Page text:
That said, I am thrilled to announce that starting next week there will be a new voice, and a new energy in this space. If you’ve been a regular reader or commentor, you already know Michael Wheeler and his frequently insightful contributions to this blog. As a commentor, and occasionally as a guest poster, Michael has been a big supporter of this blog since its inception. He also happens to be Praxis Theatre’s Co-Artisitic Director.

Michael will now join me in the day-to-day posting at this venue. In the spirit of its origins, all posts will continue to be signed “Praxis Theatre”. Some will be written by Michael, some by me. Ultimately, and if we’re doing our jobs, it shouldn’t really matter who’s writing the posts. It’s not about Praxis Theatre or about one writer’s voice. It never has been. We’re interested in the big ideas. In learning more from our industry peers. And in being a thoughtful and relevant part of the conversation. Michael’s a great fit and I thank him dearly for caring enough about this project to step up when it needs him most.

So let’s see where this takes us. For my part, I’m looking forward to continuing the “10 questions” series. I want it to be good. So I may take another couple of months off interviewing to recharge and recalibrate.

Thank you kindly for your patience through this transition. And thanks to everyone who has contributed to this conversation so far. I am humbled by your generosity and wisdom.

Obviously, there is plenty more we need to figure out.

Welcome Michael.


Ian Mackenzie
Director of Marketing
Praxis Theatre

Selling out

Vancouver-based theatre blogger and playwright Simon Ogden is in Beijing for the summer Olympics. In his absence, he has graciously invited a few other writers to guest post at his blog.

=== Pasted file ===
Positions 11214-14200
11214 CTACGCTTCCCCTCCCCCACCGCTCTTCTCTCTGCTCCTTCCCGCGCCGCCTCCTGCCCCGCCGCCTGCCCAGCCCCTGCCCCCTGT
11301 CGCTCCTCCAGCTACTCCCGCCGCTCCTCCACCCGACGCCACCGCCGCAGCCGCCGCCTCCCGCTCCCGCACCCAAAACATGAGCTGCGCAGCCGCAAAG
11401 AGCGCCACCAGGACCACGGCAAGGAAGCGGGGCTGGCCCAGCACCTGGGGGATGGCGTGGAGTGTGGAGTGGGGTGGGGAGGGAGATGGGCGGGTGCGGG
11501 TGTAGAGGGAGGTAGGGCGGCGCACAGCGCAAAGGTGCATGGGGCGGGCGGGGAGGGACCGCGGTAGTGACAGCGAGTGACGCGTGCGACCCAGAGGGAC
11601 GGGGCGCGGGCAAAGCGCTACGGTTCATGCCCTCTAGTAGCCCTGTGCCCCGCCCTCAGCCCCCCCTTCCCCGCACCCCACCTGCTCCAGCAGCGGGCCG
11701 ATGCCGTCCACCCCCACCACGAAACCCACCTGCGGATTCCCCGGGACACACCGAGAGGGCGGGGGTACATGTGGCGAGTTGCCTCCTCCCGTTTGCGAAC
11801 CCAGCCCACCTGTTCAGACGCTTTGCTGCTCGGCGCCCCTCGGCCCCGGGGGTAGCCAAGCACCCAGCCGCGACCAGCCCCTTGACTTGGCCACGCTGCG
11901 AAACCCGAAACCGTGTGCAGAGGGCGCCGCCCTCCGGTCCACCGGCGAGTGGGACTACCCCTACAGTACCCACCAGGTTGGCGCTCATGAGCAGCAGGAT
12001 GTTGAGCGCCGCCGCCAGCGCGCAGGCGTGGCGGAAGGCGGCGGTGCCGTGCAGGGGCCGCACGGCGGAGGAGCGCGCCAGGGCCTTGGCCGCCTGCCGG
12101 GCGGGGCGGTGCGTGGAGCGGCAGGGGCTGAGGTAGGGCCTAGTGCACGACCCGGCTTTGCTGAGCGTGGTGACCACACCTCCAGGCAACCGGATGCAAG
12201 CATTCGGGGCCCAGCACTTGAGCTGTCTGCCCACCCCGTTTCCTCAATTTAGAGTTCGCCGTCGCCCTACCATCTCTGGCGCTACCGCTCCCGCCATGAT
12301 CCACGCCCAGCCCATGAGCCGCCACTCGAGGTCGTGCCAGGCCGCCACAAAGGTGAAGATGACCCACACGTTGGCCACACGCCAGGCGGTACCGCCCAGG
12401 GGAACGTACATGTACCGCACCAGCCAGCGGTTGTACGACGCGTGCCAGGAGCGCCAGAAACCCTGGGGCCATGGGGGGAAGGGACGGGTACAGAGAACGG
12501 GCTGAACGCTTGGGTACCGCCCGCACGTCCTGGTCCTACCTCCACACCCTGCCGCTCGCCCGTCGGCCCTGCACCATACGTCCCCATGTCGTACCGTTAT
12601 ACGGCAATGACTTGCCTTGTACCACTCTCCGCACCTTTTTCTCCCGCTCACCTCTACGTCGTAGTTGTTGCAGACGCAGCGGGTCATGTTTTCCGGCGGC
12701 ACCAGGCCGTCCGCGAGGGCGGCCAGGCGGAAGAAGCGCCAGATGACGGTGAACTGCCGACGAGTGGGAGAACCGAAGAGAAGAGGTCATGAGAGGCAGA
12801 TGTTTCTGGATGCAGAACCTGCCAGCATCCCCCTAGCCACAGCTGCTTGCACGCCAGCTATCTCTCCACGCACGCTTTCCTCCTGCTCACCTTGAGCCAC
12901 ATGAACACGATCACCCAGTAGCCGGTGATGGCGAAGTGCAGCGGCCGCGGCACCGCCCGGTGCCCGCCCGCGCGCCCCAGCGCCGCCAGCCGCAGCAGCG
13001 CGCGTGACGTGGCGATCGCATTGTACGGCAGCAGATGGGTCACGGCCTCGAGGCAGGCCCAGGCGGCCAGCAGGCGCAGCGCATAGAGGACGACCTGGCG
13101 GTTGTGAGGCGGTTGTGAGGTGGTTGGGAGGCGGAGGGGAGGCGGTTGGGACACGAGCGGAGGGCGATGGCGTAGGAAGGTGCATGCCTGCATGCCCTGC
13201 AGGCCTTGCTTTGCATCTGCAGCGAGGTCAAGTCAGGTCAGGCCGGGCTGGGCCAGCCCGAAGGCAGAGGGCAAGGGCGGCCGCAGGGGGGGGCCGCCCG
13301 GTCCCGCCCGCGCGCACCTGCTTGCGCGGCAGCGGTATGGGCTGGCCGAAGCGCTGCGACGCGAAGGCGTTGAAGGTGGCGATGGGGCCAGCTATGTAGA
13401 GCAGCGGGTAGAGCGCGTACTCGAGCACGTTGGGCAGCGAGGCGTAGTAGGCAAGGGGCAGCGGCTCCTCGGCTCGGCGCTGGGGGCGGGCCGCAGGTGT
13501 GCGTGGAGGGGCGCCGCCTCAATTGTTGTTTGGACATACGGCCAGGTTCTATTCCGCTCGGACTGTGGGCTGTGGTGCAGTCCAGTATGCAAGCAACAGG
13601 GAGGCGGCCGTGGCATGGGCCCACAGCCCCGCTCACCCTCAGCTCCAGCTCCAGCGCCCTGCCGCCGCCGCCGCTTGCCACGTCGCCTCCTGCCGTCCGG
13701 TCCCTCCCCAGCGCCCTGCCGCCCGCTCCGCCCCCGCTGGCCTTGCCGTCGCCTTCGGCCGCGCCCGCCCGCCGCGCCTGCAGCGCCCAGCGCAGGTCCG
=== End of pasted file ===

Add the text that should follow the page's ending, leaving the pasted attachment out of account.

Among them is Praxis Theatre’s Director of Marketing and resident blogger Ian Mackenzie, with his offering: Selling at the fringes – a new approach to marketing from a Canadian sellout.

Here’s a quote:

“This notion that theatre is not a capitalist pursuit does a disservice to both capitalism and theatre – and by extension humanity and everything else under this sun. Reject this notion. Embrace capitalism. Make money. Build your theatre. It’s our only hope.”

Visionary? Or just plain obnoxious? You decide. Check out the full post here: Selling at the fringes.
 

Blogging about theatre blogging

As part of their series on blogging and the arts, the good people at the Magnetic North Theatre Festival have interviewed Praxis Theatre’s Director of Marketing and resident blogger, Ian Mackenzie.

Questions involve the origins of the Theatre is territory blog, Celebrity Theatre, and the role of the Internet in bridging Canada’s cultural landmass gap:

“What do we gain from creating a stronger sense of our national theatre except – maybe – to bask in some heightened sense of our sovereign statehood?”

Click through to read the full interview and all its anti-nationalist tangents.